The Kalapalo Indians


The Kalapalo Indians of Central Brazil are one of a few surviving indigenous
cultures that is uniquely protected by a national reserve in lowland South
America. Through no effort of there own, they have been isolated artificially
from Brazilian social and economic influences that reach almost every other
Indian tribe in Brazil. This unusual situation has made it possible for the
Kalapalo’s culture to be undisturbed by the outside world and the surrounding
tribes. Much of Kalapalo life is run through a central concept or an ideal of
behavior, called ifutisu. This is an infinite ideological concept that is
represented in many ways in social life and ideal organization among the
Kalapalo.

The area in which the Kalapalo live is in the northeastern Mato Grosso state
called Upper Xingu Basin. There are four unintelligible languages by groups in
this region. This makes the Upper Xingu Basin linguistically diverse, but with
many of the groups still sharing the same social and ideological features. It is
very difficult to trace back the origins of Kalapalo life because of the
integration of the many different and culturally diverse groups in the Upper
Xingu Basin. So, many of systems of kinship classification, marriage practices,
ceremonial organizations, status allocation, and religious beliefs are
consistent with cultural rules and social practices and not with the original
system. Many of the modern local groups can only reconstruct their own history
which is in limited detail, these systems can’t be isolated completely from the
existing society.

The two most important social units in Upper Xingu society are the village and
the household groups. Both the village and household can be considered corporate
in that both control rights to territorial resources, acts as a unit when
performing certain economic and ceremonial activities. Members of a household
group are obligated to pass out food which they collect amongst themselves. Even
when one cannot supply food a Kalapalo is assured of a share because everyone is
treated with the same kind of respect. Despite this corporate organization,
membership in villages and households is constantly changing, and there is much
movement of people between group to group.

The Kalapalo society is a system wherein social units, such as the village
groups and households exist only because of the individual who decides to live
in these systems and choose to cooperate with one another. This is very
different from other non-western societies whereas the individual acquire the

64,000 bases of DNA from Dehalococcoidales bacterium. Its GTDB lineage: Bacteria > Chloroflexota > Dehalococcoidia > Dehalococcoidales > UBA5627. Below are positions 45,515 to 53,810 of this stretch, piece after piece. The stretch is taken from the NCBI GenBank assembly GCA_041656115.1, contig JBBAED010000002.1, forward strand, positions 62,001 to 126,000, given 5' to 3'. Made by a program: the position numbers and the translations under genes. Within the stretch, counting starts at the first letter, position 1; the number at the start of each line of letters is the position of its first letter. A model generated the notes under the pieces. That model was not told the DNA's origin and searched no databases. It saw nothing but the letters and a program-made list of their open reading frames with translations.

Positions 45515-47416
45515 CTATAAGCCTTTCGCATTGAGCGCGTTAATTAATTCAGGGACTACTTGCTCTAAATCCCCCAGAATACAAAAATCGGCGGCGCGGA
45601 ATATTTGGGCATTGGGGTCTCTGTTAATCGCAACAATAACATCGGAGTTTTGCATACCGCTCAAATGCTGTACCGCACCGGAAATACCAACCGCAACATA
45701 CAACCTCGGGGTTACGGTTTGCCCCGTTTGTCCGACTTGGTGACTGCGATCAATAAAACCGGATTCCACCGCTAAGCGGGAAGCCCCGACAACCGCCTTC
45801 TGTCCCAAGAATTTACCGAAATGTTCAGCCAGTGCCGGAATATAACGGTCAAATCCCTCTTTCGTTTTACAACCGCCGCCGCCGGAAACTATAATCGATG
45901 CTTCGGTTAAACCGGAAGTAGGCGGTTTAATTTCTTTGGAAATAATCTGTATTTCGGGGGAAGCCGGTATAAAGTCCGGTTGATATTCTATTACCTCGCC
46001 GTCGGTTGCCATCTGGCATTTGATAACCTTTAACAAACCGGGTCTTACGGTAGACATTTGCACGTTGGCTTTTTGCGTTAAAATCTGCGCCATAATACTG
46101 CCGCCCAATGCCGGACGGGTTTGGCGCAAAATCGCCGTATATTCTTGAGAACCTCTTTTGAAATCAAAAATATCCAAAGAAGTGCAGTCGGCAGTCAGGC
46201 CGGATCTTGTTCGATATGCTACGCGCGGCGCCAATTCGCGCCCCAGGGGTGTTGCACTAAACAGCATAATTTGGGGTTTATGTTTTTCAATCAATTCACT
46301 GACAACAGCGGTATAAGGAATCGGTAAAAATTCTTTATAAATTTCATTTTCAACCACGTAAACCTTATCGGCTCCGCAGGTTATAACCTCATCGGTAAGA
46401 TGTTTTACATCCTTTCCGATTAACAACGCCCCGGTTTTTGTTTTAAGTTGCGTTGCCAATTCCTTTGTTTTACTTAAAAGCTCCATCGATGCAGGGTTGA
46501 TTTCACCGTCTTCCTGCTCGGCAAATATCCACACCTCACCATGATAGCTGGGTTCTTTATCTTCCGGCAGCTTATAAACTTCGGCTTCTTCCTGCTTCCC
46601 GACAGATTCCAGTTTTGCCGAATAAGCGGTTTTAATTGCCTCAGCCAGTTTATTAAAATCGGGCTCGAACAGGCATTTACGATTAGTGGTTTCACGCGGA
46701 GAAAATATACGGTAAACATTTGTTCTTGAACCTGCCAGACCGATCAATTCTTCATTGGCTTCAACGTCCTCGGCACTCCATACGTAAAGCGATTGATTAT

responsibility to join in social units, by birth or other means of relationship
to and with each other regardless of the identity of the individual themselves.
The Kalapalo social organization is characterized by a flexible group membership
and significant differences in the classification of individuals with certain
groups. The choices for the Kalapalo to join groups is based on the personal
relationship between one another instead of certain clan membership, religious
beliefs, or ancestry.

The Kalapalo have an attitude towards cleanliness which encompasses all aspects
of life such as; food, houses, belongings, and physical appearance. During the
time of the year when manioc is being ready to be planted or when it is
harvesting time, it is not uncommon to find them bathing three or four times a
daily. The Kalapalo’s attitude towards cleanliness approaches the excessive
side.

The Kalapalo believe in generosity and peaceful behavior toward every one they
encounter. They reject all acts of aggression and violent expression and find it
inappropriate for human beings. Instead the Kalapalo embrace an ideal of non-
violence which includes suppression of anger and a passive tolerance of behavior.
In Kalapalo society people are incorporated into a cycle of reciprocity and
generosity . The idea of sharing takes place only along the lines of prior
relations; such as kinship, friendship, or membership of the same household.

The residence of the Upper Xingu Basin are settled agriculturists, fisherman and
hunting. The Upper Xingu Basin is characterized by it’s two seasons: The dry
season which falls on the months of May and September, where intensive
subsistence activity begins. New gardens are prepared and manioc is harvested.
Also fishing is done at this time for the rivers are low and the water is clear.
The rainy season occurs during the months of October through early April, where
a decrease subsistence activities begins. The rainy season welcomes the ripening
of new various species of wild fruits. During this time river are flooded and
the Kalapalo must depend on little game hunted, stored food and insects
collected. Kalapalo technology is very primitive. With the restricted absence of
metal and stone tools. The Kalapalo make the best of bone, tooth, and wooden
implements or tools. Manioc is a